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    Published on: April 22, 2005

    The Atlanta Journal-Constitution reports that the Bush administration is considering revising the Family Medical Leave Act (FMLA), which was signed into law in 1993 by President Bill Clinton and that supporters say has provided employees with the necessary flexibility to take care of sick relatives without fearing for the jobs.

    Revisions would be linked to concerns expressed by employers about abuses of the law’s provisions. The paper reports that “a study released this week by the Employment Policy Foundation, which is partially funded by corporations, found that the federal leave law cost businesses about $21 billion last year. The survey analyzed businesses with more than 500,000 workers. The foundation also noted that the number of workers taking multiple leaves has grown 50 percent since 2000.”

    The Journal-Constitution puts at 81 percent the number of US employers who say that intermittent leave has no impact on productivity.
    KC's View:
    This strikes us as an enormous political hot potato, and that changes in the FMLA could create heightened tensions between management and labor in this country – not a positive trend when a number of industries already could be accused of viewing workers as costs as opposed to assets.

    At a time when companies are trying to roll back health care benefits because of the associated costs, employees would likely to bridle at the notion of cutting back on the flexibility of taking care of loved ones.

    Now, if the changes mean that employees would have to get a doctor’s note in order to take leave – which some believe would be the extent of any revisions – that certainly doesn’t seem to be onerous.

    But this will be a tough one for a lot of people to swallow.

    Published on: April 22, 2005

    Late news this morning that Anna Ayala, the woman who said that she found a finger in her bowl of Wendy’s chili, has been arrested in Las Vegas. However, as of this posting there are no further details about the facts leading to her arrest.

    There have been questions raised about Ayala’s intentions, and she in fact did hire an attorney and file a lawsuit against the Wendy’s franchise owner – though she withdrew the suit because she said it would create too much emotional distress.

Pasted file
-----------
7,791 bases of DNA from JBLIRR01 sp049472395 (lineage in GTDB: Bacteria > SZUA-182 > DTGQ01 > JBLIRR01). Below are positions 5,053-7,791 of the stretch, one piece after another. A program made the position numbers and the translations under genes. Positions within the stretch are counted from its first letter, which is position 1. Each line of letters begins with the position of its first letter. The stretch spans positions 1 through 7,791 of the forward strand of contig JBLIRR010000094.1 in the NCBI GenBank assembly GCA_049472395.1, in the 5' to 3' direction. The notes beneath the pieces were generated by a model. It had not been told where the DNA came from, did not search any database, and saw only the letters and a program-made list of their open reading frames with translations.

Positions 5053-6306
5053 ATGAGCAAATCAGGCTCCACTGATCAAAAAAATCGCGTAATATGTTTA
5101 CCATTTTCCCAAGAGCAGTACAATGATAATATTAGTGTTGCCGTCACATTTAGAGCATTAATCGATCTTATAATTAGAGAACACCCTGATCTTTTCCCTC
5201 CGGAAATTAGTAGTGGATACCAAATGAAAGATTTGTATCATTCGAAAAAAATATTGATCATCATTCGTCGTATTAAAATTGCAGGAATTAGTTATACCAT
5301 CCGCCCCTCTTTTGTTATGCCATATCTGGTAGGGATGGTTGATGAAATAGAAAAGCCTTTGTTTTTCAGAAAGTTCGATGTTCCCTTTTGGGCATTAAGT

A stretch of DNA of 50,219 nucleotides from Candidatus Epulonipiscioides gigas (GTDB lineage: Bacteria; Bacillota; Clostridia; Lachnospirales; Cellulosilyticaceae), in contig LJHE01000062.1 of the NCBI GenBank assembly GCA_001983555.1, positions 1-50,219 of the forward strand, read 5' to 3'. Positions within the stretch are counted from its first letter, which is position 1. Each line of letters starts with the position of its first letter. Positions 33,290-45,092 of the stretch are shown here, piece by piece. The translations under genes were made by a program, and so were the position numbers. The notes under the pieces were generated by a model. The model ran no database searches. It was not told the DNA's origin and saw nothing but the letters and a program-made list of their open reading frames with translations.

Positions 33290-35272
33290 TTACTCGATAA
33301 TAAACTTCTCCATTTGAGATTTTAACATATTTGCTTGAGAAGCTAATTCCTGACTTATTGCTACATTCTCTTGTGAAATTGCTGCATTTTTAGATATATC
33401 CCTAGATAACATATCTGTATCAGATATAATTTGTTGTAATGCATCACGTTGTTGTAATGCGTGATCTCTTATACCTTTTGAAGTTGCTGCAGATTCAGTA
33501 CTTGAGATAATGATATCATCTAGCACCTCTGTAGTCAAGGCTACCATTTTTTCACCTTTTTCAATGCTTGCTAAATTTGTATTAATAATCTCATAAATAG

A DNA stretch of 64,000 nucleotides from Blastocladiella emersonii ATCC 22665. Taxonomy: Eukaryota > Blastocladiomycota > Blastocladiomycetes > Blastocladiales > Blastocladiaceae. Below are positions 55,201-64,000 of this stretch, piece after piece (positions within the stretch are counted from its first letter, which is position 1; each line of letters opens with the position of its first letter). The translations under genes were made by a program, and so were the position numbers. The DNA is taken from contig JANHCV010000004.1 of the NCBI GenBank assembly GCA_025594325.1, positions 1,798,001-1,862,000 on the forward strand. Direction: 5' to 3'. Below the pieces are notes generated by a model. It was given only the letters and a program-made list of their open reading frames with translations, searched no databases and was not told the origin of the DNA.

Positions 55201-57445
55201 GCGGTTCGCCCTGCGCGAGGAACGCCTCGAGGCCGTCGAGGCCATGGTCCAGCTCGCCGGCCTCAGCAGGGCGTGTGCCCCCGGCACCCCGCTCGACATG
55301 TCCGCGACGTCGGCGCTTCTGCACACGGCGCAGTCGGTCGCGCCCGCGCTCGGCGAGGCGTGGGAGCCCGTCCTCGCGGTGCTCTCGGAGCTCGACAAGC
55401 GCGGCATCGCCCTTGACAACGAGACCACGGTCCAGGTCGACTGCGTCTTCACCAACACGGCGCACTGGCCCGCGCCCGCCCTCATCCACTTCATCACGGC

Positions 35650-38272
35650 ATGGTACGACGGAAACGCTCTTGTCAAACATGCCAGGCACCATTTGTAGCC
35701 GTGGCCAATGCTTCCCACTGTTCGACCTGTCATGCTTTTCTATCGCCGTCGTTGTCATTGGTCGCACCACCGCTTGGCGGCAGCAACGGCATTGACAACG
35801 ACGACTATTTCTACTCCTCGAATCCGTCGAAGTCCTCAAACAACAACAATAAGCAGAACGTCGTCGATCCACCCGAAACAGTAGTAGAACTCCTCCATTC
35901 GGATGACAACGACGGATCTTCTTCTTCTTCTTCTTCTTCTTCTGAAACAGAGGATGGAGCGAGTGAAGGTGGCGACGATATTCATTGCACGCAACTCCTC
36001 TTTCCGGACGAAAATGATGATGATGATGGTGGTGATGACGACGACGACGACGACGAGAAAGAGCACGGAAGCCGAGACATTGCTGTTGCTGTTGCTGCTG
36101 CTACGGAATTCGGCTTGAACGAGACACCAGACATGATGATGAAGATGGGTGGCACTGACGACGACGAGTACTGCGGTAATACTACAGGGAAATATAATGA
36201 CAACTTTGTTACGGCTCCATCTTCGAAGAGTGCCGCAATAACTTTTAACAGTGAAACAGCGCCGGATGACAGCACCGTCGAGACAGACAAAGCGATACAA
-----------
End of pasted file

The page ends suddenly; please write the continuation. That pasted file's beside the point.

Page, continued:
Ironically, the New York Times reports this morning on Wendy’s continuing problems linked to the case. The story has become a public relations nightmare. At this point, nobody seems to know who the finger used to belong to, nor where it came from, nor how it got into the chili – though some of these questions may be resolved when forensics tests are completed. (Hence the story’s priceless headline: “CSI: Wendy’s.”)

    “Unless investigators solve the mystery, the case threatens to put Wendy's in the same unenviable category as Tylenol and Jack in the Box, two other brand names that were tainted by gruesome discoveries that set off a national panic,” the NYT reports.

    Of course, not only is the finger in the news almost daily, but it also is the subject of jokes on the late night talk shows. One line, from Tonight Show” host Jay Leno: “Now we know what they did with Dave Thomas…”

    “Investigations so far have failed to turn up much about the finger,” the Times writes. “What is known is that the tissue is most of a fingertip and is now in two pieces. Put together, the total length is one and a half inches, and the finger is preserved enough to draw a sample of DNA and fingerprints. It is suspected to be from a woman because of its long, manicured nail.

    “But investigators still do not know whether the finger came from a dead or live person. They do not know if the finger's DNA has a match in any existing database. A search for the fingerprint in the FBI's database of about 50 million prints came up negative. More important for Wendy's, it is still not known whether the finger was cooked, and if so, for how long. A thoroughly cooked finger might indicate that it came through Wendy's food supply chain. If the tissue is uncooked, that might indicate that it was added to the chili after the fact.”
    KC's View:
    We’re an enormous fan of the “CSI” shows, especially the Las Vegas version…but this is almost too much information. (You know that this plotline is going to find its way into one of these shows next season…)

    Still, we could help sharing it. After all, if we were going to read about partially cooked finger tissue while we drank our morning coffee, we wanted to make sure you enjoyed the same experience.

    Published on: April 22, 2005

    The Cincinnati Post reports that Kroger, which sells gasoline at 20 percent of its supermarkets, believes that “gasoline is a commodity consumers are willing to drive out of their way to get a good deal on,” and can be used to “entice customers inside to buy other items.”

    "I think you'd find that Kroger is consistently among the lowest-priced gas retailers in any market," Kroger spokesman Gary Rhodes tells the Post. "We don't lead the market lower, but we're right there to quickly respond to anything our competitors do."

    Kroger dominates the field from this perspective in the Cincinnati market, offering 34 gas stations while Meijer has six, Sam’s Club has five, and Costco and Wal-Mart each has two.
    KC's View:
    Of course, Kroger is more comfortable with the gasoline business because it has long been smart enough to be in the convenience store business…which in the current environment, is a good format to have in your stable.

    Published on: April 22, 2005